Francophone music booms in YellowknifeCity to host three-day Chant'Ouest/Contact Ouest gathering for first time
Northern News Services
Wednesday, September 13, 2017
It's a week of firsts for the Yellowknife Francophone music community.
Tomorrow, the Association franco-culturelle de Yellowknife will host Western Canada's largest gathering of the Francophone music industry, Chant'Ouest/Contact Ouest. Also for the first time, a Yellowknifer - Yves Lecuyer - is a finalist in the Chant'Ouest singer-songwriter competition.
First up is a concert at NACC featuring four singer-songwriters who have made it to the finals of the competition, followed by showcases Friday and Saturday of Francophone musicians, comedians, spoken-word performers and circus artists. Twist & Shout will also host nightly music and performing arts tomorrow through Saturday.
"It's always good to be first," joked Lecuyer about the honour.
The musician is known to many in Yellowknife as a member of the acoustic band Dead Frets. Lecuyer began performing in Yellowknife five years ago.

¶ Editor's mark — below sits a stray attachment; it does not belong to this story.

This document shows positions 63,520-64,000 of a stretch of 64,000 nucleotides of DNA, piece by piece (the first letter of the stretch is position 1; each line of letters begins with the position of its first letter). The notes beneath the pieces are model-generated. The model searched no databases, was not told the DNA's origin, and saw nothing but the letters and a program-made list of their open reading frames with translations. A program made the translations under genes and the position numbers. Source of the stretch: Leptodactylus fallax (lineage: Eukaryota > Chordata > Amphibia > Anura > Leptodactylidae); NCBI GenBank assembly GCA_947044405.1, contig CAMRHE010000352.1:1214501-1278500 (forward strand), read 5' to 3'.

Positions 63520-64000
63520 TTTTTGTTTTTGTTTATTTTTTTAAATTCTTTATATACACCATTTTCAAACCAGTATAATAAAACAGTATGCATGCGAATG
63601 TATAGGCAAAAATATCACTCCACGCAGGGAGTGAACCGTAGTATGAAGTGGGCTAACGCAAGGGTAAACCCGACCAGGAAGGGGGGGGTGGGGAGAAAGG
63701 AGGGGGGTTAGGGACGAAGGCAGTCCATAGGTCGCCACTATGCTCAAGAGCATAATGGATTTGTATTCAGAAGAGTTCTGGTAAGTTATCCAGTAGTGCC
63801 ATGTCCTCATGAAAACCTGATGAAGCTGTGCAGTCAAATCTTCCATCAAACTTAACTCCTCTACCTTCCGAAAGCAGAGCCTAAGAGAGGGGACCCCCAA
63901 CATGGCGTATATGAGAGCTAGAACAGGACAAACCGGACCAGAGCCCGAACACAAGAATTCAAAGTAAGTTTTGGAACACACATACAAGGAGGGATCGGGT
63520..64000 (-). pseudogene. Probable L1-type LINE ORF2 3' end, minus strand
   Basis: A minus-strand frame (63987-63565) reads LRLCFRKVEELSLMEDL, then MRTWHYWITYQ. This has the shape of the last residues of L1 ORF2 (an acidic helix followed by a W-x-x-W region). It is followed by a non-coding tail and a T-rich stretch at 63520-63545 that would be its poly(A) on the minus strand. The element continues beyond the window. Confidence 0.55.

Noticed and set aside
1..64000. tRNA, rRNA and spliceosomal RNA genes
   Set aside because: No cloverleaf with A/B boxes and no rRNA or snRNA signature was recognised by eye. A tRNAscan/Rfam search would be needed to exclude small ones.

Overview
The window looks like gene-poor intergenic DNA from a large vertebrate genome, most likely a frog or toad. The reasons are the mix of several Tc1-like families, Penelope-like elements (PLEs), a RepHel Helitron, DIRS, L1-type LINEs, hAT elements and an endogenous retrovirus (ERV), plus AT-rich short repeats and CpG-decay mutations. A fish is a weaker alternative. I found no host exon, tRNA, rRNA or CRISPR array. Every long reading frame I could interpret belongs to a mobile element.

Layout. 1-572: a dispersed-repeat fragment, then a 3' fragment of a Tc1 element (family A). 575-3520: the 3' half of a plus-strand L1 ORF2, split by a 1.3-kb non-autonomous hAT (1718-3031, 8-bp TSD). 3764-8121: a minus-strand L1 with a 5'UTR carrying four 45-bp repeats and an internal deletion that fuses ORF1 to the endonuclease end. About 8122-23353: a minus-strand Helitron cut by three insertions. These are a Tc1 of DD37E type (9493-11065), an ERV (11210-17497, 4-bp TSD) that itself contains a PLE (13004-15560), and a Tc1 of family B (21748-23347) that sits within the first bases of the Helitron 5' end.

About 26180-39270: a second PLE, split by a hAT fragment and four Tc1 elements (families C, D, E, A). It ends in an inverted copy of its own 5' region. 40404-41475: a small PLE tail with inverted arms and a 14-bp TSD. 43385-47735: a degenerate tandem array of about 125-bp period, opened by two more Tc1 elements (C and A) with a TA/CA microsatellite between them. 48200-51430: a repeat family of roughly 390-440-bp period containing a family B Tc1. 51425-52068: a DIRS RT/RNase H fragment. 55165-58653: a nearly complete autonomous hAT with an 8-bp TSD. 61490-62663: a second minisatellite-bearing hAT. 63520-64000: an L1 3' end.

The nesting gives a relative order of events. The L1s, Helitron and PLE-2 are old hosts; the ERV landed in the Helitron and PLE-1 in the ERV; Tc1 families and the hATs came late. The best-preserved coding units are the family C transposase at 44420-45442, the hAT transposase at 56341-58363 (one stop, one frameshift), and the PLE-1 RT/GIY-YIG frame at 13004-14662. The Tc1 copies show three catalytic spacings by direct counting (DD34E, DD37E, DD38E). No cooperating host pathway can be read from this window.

He describes his musical style as rock with some folk colours in the background.
"I usually sing about human relations, love, relationships but also friendships," he said. "I sing about things that happen on the inside."
Lecuyer is one of four finalists who will compete for one of two chances to play at the Festival International de la chanson de Granby next year in Granby, Que. The winners will be chosen by a jury, which includes NACC executive and artistic director Marie Coderre, on the night of the show.
The North is well represented this year with another finalist from the Yukon, Mireille Labbe.
Each of the four finalists will perform three songs, backed up by a house band featuring Pat Braden, Raphael Freynet, Mary Kelly and Daniel Roa. Lecuyer said he has chosen three songs with
a lot of energy, which he hopes will get the audience up and dancing.
Lecuyer said he hopes the event will shed some light on the many Francophone musicians in the city and make the city a little more multicultural.
Batiste Foisy, spokesperson with the Association franco-culturelle de Yellowknife, likens the week's events to a Francophone Folk On the Rocks. The events will be broadcast across the country by Radio-Canada.
"We're mighty proud," he said. "It's a visibility for Francophone artists unseen in the Northwest Territories. The French Yellowknife has never gotten that much exposure, so that's going to be huge."